When told of Anisimov’s prediction to Sharp, coach Joel Quenneville said, “well, now he set a precedent. We’ll have to look for it every month now.

“Quite a standard he was looking to achieve and got off to a great start here,” Quenneville said. “When Arty’s at the net he makes good plays, takes it to the net, draws some traffic to him and opens up other lanes behind him. I still think he has a purpose defensively, which he can add to that line.”

Anisimov’s resurgence coincides with the Blackhawks doing the same thing; after an up-and-down start, both are finding their rhythm again. For the Blackhawks it could be finding some line chemistry. For Anisimov it might be the same thing; he and Kane have been back together since Nov. 12, and those two and Nick Schmaltz have combined for a dynamic second line.

Or is it that mustache that Anisimov’s growing for Movember?

“I thought when you were saying what you were saying (about Anisimov’s vow), he made that statement when he got Kaner back on his line. But I think it was right when he shaved his beard into a mustache. That’s when he took off,” Jonathan Toews said with a laugh. “So that’s the biggest correlation right there.”

OK, teaming up with Kane again probably looms larger. The two have had great chemistry dating back to the 2015-16 season, when they first teamed with Artemi Panarin. Kane’s puck possession helps free Anisimov up to do his work at the net, and he’s been capitalizing there.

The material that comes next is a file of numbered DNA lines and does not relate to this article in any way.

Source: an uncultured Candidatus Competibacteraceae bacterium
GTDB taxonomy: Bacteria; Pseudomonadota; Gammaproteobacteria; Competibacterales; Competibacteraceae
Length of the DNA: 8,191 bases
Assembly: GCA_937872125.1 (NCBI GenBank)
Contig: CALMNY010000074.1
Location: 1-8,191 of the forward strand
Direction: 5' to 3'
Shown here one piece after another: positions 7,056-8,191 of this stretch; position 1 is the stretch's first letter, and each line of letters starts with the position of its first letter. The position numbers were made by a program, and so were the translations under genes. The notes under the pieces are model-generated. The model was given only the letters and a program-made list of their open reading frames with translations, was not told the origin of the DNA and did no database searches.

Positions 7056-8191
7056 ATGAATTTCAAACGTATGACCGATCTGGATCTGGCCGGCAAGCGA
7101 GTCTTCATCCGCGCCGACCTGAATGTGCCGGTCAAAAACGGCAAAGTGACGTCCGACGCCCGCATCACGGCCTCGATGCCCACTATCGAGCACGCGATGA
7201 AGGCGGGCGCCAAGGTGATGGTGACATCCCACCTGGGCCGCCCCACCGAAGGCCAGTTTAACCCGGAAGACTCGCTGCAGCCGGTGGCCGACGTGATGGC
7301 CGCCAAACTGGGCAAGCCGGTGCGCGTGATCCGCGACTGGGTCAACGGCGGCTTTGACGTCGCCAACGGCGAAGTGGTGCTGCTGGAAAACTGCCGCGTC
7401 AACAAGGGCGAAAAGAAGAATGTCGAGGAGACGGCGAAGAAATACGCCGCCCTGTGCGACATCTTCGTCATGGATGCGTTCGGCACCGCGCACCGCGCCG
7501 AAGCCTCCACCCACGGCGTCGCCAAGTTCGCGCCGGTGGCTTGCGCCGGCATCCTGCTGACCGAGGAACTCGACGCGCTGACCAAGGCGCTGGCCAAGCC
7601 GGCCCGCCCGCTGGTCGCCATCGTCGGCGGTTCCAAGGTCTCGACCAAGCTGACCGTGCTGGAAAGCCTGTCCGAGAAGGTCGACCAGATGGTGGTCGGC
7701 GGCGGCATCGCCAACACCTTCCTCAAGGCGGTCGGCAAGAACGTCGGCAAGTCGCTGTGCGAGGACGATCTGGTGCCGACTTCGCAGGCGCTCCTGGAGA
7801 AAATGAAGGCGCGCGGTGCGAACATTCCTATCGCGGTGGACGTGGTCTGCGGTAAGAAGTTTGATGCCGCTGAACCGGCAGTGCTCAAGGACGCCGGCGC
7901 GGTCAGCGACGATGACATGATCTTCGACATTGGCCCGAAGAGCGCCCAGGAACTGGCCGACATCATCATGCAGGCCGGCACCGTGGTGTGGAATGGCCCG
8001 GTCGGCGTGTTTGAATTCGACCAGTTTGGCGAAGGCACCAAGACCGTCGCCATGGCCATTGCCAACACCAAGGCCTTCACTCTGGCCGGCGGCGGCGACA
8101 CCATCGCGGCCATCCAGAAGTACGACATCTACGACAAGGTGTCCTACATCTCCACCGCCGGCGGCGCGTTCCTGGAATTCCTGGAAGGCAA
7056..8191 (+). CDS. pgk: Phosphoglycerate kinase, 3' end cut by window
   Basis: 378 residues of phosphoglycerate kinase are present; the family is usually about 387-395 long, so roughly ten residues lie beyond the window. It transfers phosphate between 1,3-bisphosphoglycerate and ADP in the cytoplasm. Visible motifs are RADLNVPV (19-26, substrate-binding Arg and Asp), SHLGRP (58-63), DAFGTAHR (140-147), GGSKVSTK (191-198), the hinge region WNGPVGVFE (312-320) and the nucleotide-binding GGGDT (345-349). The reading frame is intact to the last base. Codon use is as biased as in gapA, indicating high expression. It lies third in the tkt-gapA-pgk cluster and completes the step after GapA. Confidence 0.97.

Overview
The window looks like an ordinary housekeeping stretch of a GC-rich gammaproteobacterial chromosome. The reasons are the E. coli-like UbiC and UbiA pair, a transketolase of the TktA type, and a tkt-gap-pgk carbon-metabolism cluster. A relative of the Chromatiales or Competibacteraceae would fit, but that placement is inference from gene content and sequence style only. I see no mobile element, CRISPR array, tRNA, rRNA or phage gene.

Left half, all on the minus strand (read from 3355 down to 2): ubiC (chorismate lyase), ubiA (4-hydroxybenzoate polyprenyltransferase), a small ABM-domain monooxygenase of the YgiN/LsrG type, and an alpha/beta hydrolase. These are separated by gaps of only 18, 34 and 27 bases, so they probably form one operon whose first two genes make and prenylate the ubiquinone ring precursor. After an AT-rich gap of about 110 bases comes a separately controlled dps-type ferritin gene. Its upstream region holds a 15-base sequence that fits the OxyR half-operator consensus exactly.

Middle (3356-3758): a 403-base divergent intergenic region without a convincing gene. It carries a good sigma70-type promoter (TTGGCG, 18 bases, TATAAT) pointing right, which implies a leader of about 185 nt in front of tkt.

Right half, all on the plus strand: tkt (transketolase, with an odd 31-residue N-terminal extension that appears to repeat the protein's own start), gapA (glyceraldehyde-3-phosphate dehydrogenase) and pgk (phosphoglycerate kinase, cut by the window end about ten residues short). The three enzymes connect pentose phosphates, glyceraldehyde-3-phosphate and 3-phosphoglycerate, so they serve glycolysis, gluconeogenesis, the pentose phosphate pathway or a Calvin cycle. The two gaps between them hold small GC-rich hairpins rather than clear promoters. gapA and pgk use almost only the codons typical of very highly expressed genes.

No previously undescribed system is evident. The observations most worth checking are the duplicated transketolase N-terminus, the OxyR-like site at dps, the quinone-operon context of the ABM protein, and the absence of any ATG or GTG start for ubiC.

“He’s had a great month. He’s just one of those guys who gets to the front of the net and finds ways to be productive,” Kane said. “Maybe seven or eight games ago people were talking about how he was struggling and now he’s having a great start to the season. It shows how a few games can change that but he’s been great for us, not only scoring a lot of goals but a lot of big goals to get some wins.”

Still, hockey players are a superstitious lot. Players have ribbed Anisimov about the mustache — “I asked him to serve me a sparkling water on the airplane because he looks like a waiter in France or something,” Sharp said. But considering Anisimov’s mustache and the points sprouted at the same time, they’re now imploring Anisimov to keep it.

“Yep,” Anisimov said with a grin. “That’s true.”

Blackhawks Talk Podcast: After 20 games, do we know the identity of this Blackhawks team?


Blackhawks Talk Podcast: After 20 games, do we know the identity of this Blackhawks team?

On the latest Hawks Talk Podcast Tracey Myers and Jamal Mayers join Pat Boyle to discuss the teams wins over the Rangers and Penguins.  Have they figured some things out and what is the identity of this team after 20 games?

Jammer weighs in on Artem Anisimov’s big week and are there enough Hawks committed to net front presence?  They also discuss the surging play of the blue liners and did the Hawks fail to send a message to Evgeni Malkin, after he kneed Corey Crawford in the head?